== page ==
Public must put no trust in growing use of ‘gun trusts’

Courtesy of MCT

Courtesy of MCT

 

Bypassing approval by law enforcement and avoiding criminal background checks has  become possible with a legal loophole found in purchasing firearms.

According to the New York Times, a rising number of gun enthusiasts are creating legal trusts in order to purchase firearms, including paraphernalia and accessories restricted by federal law. These “gun trusts” are typically intended to allow owners to legally share firearms with family, and pass them down to beneficiaries after death of the owner.

Most troubling, a spokesperson from the Bureau of Alcohol, Tobacco, Firearms and Explosives said that applications filed with the agency have more than doubled since 2008 attributed in large part to the growth of trusts, from about 15,000 to 32,000 applications.

These trusts pertain to National Firearms Act (NFA) firearms which, according to the ATF website, include silencers, machine guns, rifles, shotguns and any other weapon (any other weapon is defined as weapons that can be concealed on the person from which a shot is discharged through energy of an explosive).

The former Los Angeles police officer Christopher Dorner, who sent police on a weeklong search in February, used such a trust.

Dorner explained in his manifesto that he used a gun trust to purchase a short-barreled rifle and silencers from a store in Nevada without a background check. However, Dorner wasn’t a felon and would have passed a background check anyway.

So why was there a need to bypass it?

Dorner might have decided to use a gun trust to gain possession of these items because it would take less time. Many federal and state laws require individuals purchasing firearms to fill out applications and apply for permits. Using these trusts allow individuals to gain access to firearms bypassing paperwork, law enforcement signatures, background checks and fingerprinting.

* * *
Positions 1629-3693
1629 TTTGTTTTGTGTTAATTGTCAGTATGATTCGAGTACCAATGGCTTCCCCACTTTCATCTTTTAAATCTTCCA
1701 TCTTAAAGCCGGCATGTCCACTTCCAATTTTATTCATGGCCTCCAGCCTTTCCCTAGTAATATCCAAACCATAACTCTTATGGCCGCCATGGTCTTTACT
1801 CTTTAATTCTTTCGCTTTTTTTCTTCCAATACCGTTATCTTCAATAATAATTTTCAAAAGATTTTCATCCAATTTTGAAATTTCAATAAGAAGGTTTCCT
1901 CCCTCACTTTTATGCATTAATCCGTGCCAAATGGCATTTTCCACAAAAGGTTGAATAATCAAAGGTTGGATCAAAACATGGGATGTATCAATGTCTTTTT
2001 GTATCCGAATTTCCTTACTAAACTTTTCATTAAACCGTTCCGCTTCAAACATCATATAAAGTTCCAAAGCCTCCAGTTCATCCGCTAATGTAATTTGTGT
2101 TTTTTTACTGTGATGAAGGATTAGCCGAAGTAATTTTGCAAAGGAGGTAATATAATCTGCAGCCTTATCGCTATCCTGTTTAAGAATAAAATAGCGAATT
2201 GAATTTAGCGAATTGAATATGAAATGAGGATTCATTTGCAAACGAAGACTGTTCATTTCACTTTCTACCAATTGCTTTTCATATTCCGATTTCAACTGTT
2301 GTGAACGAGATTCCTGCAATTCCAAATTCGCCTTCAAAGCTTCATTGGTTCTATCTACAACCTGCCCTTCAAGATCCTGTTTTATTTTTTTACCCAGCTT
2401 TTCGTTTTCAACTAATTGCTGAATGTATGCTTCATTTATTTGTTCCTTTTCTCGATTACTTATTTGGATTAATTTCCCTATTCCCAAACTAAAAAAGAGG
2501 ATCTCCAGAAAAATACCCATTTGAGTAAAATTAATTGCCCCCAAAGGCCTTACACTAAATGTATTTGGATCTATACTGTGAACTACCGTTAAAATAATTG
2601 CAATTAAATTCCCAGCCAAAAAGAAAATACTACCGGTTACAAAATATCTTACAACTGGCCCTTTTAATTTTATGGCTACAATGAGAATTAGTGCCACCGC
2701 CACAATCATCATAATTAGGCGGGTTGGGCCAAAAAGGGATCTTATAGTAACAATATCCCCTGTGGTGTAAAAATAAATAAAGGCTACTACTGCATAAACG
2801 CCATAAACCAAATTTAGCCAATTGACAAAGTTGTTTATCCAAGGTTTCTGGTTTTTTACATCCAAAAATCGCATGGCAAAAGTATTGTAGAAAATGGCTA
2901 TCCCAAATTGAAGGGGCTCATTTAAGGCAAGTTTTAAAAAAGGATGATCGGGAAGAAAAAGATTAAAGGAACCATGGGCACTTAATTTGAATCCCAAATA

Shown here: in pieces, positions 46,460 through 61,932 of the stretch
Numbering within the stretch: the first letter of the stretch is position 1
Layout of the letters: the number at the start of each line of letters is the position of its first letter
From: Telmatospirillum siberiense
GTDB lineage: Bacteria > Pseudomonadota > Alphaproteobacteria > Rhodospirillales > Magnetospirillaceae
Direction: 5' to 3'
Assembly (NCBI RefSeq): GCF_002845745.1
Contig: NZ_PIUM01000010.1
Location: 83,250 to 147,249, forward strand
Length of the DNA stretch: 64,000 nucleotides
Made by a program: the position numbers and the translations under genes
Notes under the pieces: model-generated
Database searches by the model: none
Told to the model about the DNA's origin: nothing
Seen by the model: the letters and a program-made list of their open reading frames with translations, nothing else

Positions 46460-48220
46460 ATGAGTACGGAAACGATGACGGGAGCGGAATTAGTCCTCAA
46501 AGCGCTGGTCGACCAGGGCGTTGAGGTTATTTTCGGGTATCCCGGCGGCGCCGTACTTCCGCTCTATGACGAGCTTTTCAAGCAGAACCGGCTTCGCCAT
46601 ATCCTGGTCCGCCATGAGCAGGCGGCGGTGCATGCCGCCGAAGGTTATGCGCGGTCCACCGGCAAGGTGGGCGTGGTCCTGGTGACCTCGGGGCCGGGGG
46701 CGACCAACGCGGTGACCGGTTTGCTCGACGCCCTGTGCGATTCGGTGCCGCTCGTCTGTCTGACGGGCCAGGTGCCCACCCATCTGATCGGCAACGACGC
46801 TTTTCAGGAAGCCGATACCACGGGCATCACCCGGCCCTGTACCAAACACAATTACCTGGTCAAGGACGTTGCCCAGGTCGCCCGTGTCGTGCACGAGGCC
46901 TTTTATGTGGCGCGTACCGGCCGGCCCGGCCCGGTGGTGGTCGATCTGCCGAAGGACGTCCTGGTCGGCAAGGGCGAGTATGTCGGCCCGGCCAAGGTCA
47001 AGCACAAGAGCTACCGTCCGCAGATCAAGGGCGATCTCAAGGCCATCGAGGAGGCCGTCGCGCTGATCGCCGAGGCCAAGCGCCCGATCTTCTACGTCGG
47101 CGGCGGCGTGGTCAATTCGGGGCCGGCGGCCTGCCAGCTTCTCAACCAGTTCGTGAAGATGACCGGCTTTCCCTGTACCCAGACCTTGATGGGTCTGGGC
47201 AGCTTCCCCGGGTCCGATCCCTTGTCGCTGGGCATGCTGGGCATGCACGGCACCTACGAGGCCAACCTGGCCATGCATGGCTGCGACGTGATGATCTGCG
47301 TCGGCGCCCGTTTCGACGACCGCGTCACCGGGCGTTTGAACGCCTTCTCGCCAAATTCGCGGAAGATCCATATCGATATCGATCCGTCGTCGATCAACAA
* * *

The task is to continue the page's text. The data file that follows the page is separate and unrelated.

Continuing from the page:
According to information provided by Attorney Allen J. Margulis to Forbes, there are two reasons gun trusts are used. Firstly, applications and approvals can take upwards of three months, but National Firearms Act items drafted through trusts can be used by beneficiaries and trustees sooner.

Secondly is to provide information and instructions as to who will become the owner of NFA items after the original owner dies.

I understand that in a world full of instant gratification many people would experience great frustration waiting three months for paperwork to be filed. However, it took months for some of us to find out which colleges accepted our applications—for others it might take upwards of six months to find out if they will be brought on as a full-time employee after an internship.

These are firearms. Do we really need to be making the process shorter and easier?

Regulations are put in place for safety and security reasons. Background checks, fingerprinting and approval of chief law enforcement is a process many individuals have gone through in order to gain possession of their firearms. Although the process might seem to take too much time, there is no reason why these safety procedures should be bypassed.

Just type “gun trust” into the search field on Google. You might be taken back just as I was.

There is page after page of links to websites advertising lawyers who will help you with creating a gun trust. Some advertise low prices for setting up a gun trusts, flashing numbers to entice onlookers. Others flash statements about protecting assets.

Finding page after page of “quick gun trusts” is enough to make one uncomfortable. I understand that some people using these trusts might be doing so with good intentions.

On the other hand, it only takes one person abusing a system to point out such dangerous loopholes. If someone such as Dorner was able to gain somewhat seamless access to NFA firearms and use them in such a manner, what is preventing any other disgruntled person from doing the same?

About Kaitlyn Thompson